An experimental investigation was conducted to characterize the response of three composite material systems to long-term cyclic loading. Thick cross-ply laminates of uniwoven AS/4 carbon fabric were produced using a brittle matrix with and without stitching and a tough-matrix material. Quasi-static tension and compression tests were conducted on specimens with and without circular holes to determine strength, modulus, and failing strain. These tests showed that the measured static mechanical properties were insensitive to the type of matrix material because the laminate response was dominated by the 0° fibers. The stitched specimens had significantly lower static compressive strengths.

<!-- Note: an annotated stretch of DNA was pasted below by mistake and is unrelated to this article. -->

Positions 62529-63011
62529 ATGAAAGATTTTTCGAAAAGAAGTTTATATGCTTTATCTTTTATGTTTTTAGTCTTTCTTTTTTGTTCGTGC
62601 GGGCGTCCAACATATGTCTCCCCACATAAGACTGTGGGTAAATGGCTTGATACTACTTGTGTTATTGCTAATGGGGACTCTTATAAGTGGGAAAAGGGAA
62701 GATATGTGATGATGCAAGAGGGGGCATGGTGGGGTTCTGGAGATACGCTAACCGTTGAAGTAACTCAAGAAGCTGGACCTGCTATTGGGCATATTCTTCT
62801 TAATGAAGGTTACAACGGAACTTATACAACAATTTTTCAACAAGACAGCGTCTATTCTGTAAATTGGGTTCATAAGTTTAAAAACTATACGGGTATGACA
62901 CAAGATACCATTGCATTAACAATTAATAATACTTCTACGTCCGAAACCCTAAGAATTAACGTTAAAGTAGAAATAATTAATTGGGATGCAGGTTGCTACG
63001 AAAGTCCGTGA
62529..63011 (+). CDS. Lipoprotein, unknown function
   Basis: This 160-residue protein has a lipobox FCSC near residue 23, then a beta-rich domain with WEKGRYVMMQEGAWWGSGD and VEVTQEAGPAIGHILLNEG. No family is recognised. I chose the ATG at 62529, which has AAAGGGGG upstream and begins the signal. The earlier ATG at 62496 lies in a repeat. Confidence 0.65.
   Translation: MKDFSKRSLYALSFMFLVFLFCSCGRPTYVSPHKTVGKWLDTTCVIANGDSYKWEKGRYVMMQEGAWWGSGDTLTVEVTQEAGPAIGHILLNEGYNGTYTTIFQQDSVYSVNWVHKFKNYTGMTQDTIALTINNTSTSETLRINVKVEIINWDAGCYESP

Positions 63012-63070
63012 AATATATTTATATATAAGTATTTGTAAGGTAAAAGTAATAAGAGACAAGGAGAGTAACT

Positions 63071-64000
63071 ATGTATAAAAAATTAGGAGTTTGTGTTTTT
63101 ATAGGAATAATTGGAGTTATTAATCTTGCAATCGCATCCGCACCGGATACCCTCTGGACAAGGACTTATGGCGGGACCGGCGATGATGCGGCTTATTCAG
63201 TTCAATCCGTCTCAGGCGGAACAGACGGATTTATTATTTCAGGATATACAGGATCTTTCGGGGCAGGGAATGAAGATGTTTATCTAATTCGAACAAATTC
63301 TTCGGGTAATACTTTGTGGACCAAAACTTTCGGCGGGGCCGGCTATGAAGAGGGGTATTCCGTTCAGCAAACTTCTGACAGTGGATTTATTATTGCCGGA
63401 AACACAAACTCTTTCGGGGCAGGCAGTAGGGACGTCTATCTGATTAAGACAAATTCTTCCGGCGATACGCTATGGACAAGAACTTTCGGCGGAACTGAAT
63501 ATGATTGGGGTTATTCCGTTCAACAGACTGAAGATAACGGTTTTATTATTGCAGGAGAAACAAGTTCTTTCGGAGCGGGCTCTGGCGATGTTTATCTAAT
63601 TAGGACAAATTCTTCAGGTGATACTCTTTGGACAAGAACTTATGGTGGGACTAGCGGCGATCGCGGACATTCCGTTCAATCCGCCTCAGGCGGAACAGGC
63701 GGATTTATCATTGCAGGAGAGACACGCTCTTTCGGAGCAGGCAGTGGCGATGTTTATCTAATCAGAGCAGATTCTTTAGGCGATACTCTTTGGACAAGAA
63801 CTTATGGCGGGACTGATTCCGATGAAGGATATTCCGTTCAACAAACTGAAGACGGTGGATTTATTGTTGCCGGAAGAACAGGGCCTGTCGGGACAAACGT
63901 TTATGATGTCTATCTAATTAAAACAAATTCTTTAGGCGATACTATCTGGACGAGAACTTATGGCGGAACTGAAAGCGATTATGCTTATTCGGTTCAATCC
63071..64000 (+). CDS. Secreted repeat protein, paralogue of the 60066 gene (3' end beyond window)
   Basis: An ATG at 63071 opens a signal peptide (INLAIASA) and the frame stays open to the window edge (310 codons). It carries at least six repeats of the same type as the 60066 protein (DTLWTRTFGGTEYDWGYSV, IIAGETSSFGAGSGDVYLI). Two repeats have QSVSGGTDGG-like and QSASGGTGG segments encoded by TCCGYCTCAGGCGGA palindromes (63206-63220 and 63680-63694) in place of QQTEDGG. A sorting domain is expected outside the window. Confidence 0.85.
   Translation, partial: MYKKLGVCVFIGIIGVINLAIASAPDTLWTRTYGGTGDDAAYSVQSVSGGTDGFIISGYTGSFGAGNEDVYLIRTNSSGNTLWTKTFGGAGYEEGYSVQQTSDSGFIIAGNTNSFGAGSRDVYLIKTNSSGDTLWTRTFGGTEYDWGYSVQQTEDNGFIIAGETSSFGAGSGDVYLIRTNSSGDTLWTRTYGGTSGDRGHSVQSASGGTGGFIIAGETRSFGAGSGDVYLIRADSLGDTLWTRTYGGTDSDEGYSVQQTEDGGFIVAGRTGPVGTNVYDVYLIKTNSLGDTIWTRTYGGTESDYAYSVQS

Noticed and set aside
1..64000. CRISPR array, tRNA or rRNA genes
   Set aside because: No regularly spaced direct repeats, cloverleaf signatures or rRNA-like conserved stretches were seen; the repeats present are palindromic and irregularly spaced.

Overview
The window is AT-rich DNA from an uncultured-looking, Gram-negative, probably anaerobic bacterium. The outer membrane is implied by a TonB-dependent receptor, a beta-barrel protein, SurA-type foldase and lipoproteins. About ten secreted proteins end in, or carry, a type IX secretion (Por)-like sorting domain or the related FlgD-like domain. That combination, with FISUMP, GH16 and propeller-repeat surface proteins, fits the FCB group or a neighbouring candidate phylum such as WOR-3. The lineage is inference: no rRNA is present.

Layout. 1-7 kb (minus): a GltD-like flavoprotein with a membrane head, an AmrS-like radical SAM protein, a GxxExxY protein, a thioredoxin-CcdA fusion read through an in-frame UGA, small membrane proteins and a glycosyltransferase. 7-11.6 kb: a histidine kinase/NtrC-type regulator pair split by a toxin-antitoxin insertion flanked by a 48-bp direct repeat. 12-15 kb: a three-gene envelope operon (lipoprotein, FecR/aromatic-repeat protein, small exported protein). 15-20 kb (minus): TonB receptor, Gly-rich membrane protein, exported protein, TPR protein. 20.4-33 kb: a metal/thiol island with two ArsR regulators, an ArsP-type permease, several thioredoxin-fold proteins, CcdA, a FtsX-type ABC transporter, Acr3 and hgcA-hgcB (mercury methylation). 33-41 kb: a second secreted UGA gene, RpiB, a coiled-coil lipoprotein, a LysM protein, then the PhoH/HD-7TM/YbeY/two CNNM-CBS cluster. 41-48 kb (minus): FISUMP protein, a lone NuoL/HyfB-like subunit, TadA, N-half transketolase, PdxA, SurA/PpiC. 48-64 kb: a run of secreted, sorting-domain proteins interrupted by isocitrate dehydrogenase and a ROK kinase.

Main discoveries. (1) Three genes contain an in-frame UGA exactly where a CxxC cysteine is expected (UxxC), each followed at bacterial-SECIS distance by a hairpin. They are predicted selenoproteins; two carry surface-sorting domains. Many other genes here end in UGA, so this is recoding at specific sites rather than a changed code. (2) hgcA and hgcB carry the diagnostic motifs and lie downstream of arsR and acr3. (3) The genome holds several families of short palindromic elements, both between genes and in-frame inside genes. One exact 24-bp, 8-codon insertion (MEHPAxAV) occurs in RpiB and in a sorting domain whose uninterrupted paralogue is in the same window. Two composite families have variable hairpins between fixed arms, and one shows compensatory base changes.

A series of fatigue tests (tension-tension, compression-compression, and tension-compression) were conducted to study the influence of an open hole on damage and residual strength. These tests showed that the matrix material and stitching influenced the fatigue behavior of the composite. The tough-matrix material developed less damage than the corresponding brittle-matrix specimens and survived one million cycles of fatigue loading at all stress levels. The stitched composite developed less longitudinal damage than the unstitched materials, but it developed more transverse damage. Both the brittle-matrix and the stitched materials failed prior to one million cycles of tension-compression fatigue loading. The residual strength of the materials was affected by the matrix material and the damage state in the specimen.